Back in 2007, U.S. Sen. Charles Grassley (R-Iowa) got concerned that some evangelical mega-ministries might be abusing their tax-exempt status by doing things like giving employees enormous salaries and housing allowances as well as ownership of huge houses, private jets and fancy cars. He requested information from six ministries, but little came of the effort because four of them flat-out refused to cooperate.
Most Americans don’t like the idea of government regulating religious groups, but one could understand Grassley’s concerns. When TV preachers who head tax-exempt nonprofits live in a string of mansions and pay enormous salaries to themselves and their family members, something is not quite right.
Unfortunately, the effort went off the rails. Grassley investigators with the Senate Finance Committee produced a report that, for some reason, strayed into other areas. One of the arguments they made was that the federal tax law ban on pulpit politicking should be lifted because “the game is not worth the candle.”
Americans United was taken aback by this strange twist in the investigation.
“I have to wonder what these Senate staffers could possibly be thinking with this breathtakingly wrong-headed suggestion,” Barry W. Lynn, Americans United executive director, said at the time in a press statement. “It’s a sign that this investigation has gone seriously off course.”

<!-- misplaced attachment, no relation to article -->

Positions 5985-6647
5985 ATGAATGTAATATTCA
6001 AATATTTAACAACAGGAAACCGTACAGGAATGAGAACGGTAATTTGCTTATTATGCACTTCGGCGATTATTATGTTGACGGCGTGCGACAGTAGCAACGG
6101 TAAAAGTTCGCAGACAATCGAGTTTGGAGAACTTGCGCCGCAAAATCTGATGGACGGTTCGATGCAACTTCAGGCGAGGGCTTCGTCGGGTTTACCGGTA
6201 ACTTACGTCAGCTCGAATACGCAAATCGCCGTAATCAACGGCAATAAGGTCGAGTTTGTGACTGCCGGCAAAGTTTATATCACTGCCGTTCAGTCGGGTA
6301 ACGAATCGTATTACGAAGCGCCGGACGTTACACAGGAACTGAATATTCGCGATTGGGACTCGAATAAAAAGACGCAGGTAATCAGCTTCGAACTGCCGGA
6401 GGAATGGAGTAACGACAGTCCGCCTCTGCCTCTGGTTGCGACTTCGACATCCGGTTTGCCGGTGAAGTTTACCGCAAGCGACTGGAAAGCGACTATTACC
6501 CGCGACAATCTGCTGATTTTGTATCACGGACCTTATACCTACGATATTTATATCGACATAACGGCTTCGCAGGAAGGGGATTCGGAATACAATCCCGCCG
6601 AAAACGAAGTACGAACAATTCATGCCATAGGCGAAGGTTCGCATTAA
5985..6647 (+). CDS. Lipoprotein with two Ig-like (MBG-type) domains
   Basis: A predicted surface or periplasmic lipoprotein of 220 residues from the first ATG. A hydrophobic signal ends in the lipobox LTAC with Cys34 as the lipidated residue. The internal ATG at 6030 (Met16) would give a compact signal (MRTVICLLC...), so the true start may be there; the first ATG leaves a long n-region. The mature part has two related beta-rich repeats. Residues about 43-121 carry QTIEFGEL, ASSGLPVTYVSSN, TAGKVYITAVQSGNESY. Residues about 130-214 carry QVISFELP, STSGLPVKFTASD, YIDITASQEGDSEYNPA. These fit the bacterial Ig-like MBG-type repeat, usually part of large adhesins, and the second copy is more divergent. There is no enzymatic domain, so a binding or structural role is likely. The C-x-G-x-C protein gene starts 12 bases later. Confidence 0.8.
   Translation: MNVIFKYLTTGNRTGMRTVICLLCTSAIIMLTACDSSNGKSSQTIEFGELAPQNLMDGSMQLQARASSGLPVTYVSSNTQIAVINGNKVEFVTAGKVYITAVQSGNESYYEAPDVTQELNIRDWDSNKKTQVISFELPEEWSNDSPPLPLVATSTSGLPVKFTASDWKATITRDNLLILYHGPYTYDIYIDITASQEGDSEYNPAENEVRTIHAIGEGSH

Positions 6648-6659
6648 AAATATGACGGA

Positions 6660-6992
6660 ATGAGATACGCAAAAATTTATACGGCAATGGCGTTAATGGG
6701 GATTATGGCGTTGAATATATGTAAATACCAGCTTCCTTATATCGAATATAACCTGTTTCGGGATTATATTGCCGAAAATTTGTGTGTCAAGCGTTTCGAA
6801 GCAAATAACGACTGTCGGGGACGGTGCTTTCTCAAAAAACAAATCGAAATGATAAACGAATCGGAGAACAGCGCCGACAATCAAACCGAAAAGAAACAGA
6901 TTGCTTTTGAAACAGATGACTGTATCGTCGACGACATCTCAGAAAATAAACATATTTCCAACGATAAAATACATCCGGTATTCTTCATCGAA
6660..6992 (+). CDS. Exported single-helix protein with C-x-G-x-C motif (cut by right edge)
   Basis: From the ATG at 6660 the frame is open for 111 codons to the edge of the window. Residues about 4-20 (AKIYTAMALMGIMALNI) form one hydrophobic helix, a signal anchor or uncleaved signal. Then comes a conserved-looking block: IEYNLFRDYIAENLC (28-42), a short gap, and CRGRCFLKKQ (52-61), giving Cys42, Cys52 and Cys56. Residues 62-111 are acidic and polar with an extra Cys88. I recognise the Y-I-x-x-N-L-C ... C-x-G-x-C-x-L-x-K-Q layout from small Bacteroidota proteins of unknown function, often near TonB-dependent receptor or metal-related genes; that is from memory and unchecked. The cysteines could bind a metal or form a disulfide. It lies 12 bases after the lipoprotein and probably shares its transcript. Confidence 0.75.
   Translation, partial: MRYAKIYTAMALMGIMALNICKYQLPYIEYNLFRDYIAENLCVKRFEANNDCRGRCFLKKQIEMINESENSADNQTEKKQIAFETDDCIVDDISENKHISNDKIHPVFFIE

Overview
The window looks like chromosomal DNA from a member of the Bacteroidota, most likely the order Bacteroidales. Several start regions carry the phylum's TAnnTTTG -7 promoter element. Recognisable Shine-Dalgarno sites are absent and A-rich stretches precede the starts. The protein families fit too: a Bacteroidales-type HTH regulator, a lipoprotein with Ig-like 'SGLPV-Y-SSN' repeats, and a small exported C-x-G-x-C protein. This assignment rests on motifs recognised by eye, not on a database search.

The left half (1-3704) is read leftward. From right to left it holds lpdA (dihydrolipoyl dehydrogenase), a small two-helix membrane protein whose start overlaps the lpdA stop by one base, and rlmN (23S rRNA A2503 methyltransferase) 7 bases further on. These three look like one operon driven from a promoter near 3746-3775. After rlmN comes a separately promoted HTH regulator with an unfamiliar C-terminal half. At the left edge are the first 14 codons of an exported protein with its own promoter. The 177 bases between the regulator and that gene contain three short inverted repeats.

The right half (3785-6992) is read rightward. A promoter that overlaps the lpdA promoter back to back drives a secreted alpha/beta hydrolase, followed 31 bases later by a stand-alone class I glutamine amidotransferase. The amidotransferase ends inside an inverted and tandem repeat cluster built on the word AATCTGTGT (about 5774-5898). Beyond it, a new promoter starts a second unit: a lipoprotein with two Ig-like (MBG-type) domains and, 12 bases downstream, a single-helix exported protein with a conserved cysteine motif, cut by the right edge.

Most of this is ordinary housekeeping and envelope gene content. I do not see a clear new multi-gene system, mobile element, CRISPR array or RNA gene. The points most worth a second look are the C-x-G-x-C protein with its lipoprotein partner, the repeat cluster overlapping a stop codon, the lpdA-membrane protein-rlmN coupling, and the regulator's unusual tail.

Grassley’s office asked the Evangelical Council for Financial Accountability to examine some of the other issues. The Council formed a Commission on Accountability and Policy for Religious Organizations (CAPRO), which has just issued a report.
Not surprisingly, CAPRO doesn’t see the need for more oversight.
The group’s report recommends no changes to rules that allow religious non-profits to easily get around restriction on excessive compensation for leaders. It also calls for no changes on the dollar amount of non-taxable housing allowances for clergy, and it insists that houses of worship must be free from filing financial disclosure forms that secular non-profits must file.
During the original investigation, a proposal was floated that the IRS set up an advisory committee for religious organizations and consult third-party organizations (such as the Evangelical Council) when deciding which churches to audit. AU strongly opposed this idea, arguing that it would give evangelical churches undue influence in dealings with the tax agency. That’s about the only thing of value that has come out of this report.
Basically, after a process lasting more than five years, the group is calling for the status quo.
But this isn’t over yet. CAPRO added that, for undeclared reasons, it would make a separate report in 2013 on whether to change rules that prohibit houses of worship from engaging in partisan politics. AU will monitor this process closely and strongly resist any effort to change the law to allow for church electioneering.
Five years later, it’s not entirely clear what Grassley hoped to find when he started this investigation. What is clear is that it went off in the wrong direction. Rather than changing the rules of the game, the IRS needs to enforce the rules of the game – especially when it comes to political activity. It would certainly be worth Grassley’s valuable time to focus on that.